As members of Mentoring Central’s Annual Membership Program, SFOY receives access to all of Mentoring Central’s evidence-based training courses for mentors, mentees, parents or guardians of mentees, and program staff members, which are informed by the EEPM and mentoring research, and proven effective through empirically conducted studies. Tammy Hopman, Grants Administrator for SFOY, said that the smooth integration of Mentoring Central’s courses into SFOY’s program and the flexibility of timing of enrollment in various courses across the life cycle of the mentoring relationship for programs serving at-risk youth made Mentoring Central’s Membership option a perfect fit for the needs of their program. In addition, the many online training options offered through membership status provided easy implementation for mentors in a rural community. Through their Annual Membership, SFOY also receives access to Mentoring Central’s program practices assessment tool, EQUIP, for use in assessing and improving their program’s practices.

Tamara Veit

“I would highly recommend Mentoring Central’s trainings to a new program. I believe that practicing the enhanced elements provides the best quality, and the training courses provide a simple-to-understand template for programs who are not sure where they’re going yet.”

Tamara Veit, Executive Director for Surry/Stokes Friends of Youth

The Results

SFOY values providing high quality, ongoing support and opportunities for learning and feedback to volunteer mentors. Veit and Hopman feel that Mentoring Central’s training courses, coupled with regular check-ins with mentors, have helped their mentors feel more supported and prepared to participate in their mentoring relationships with at-risk youth. Hopman said that the content within Mentoring Central’s courses provided answers to questions that their mentors commonly ask. Mentors volunteering in SFOY’s mentoring program reported that Mentoring Central’s Building the Foundation course was particularly impactful because it helped them set realistic expectations for their mentoring relationships and clarified their role in the lives of at-risk youth as a mentor, rather than a parent, teacher, social worker, or peer.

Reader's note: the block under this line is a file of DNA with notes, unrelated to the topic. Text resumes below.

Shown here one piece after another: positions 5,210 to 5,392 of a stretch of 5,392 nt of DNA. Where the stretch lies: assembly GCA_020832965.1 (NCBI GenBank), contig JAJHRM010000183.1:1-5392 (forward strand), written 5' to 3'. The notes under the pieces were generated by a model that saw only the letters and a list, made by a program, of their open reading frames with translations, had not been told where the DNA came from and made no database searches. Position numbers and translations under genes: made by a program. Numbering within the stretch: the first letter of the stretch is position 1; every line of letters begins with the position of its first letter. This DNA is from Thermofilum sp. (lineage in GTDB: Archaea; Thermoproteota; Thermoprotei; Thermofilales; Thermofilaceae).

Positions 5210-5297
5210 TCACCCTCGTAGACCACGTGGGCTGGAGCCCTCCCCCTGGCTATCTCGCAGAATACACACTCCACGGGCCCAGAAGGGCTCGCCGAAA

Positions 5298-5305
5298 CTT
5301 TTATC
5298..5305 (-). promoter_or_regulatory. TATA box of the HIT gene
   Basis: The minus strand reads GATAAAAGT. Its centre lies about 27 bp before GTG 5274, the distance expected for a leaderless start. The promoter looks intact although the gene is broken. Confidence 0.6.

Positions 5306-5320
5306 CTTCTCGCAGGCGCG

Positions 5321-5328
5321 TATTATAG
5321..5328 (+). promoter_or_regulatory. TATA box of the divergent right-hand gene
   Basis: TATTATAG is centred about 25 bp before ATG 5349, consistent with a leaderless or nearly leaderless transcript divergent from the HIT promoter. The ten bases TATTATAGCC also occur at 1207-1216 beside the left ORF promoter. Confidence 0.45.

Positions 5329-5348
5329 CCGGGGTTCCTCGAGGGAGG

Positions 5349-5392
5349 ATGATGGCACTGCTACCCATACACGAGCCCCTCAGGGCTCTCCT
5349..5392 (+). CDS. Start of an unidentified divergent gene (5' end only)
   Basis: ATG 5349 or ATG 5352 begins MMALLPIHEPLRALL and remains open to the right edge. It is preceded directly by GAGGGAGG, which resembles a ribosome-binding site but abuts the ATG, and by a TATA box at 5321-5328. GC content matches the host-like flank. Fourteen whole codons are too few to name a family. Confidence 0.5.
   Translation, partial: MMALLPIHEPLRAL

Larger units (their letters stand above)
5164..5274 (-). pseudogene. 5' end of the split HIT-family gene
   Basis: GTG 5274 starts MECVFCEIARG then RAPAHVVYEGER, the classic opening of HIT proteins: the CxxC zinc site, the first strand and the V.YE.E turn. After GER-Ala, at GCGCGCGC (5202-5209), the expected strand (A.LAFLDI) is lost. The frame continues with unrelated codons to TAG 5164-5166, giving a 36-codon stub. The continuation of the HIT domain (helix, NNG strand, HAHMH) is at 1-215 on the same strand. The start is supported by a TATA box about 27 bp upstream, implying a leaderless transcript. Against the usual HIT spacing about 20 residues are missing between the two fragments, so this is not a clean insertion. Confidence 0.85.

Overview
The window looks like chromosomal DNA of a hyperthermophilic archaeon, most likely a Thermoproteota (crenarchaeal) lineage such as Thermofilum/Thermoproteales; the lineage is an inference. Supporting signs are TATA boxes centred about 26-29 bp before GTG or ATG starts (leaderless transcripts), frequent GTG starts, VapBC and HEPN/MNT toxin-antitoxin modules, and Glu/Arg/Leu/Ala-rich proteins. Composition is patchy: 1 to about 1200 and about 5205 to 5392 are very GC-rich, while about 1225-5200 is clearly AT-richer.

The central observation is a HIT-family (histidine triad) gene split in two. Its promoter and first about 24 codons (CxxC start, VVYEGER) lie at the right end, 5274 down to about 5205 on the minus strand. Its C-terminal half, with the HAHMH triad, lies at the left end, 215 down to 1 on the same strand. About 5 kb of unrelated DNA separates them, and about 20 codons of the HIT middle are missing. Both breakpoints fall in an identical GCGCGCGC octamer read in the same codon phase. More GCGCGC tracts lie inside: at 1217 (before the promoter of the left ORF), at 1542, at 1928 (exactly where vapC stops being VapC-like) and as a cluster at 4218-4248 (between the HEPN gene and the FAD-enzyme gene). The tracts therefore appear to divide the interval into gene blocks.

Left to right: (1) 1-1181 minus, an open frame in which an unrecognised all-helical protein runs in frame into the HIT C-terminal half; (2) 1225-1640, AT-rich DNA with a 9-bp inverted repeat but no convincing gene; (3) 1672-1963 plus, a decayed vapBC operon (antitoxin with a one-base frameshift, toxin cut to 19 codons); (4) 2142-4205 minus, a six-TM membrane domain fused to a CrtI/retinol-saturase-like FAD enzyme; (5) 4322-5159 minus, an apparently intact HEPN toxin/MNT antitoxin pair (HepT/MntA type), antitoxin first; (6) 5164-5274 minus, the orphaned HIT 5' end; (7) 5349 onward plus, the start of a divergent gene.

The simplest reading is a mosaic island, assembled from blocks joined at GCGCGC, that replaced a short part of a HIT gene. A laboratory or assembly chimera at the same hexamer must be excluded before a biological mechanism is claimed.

Notably, SFOY’s staff find it helpful to not only standardize core training requirements for pre-match mentors but also to offer specialized or advanced trainings to mentors on an individual basis, depending upon their skills, background, and needs. During the course of the mentoring relationship and based upon ongoing match support, staff sometimes decide to recommend that their mentors complete advanced training lessons or courses. For example, Veit and Hopman feel that the Substance of Change course has been particularly helpful for training their mentors who serve substance use-impacted youth because the course provides background and skills training for mentors to help their mentees build the assets that will prevent substance use, such as healthy and safe strategies for coping with stressors such as exposure to individuals using substances. These advanced skills and knowledge have helped mentors to more confidently approach their mentoring relationship. With the help of Mentoring Central, SFOY plans to continue striving to provide high quality training and mentoring practices to recruit, support, and retain mentors and positively impact the lives of at-risk youth.


For more information about Surry/Stokes Friends of Youth:
1151 W Lebanon St, Ste 200, Mount Airy, NC 27030
(336) 789-9064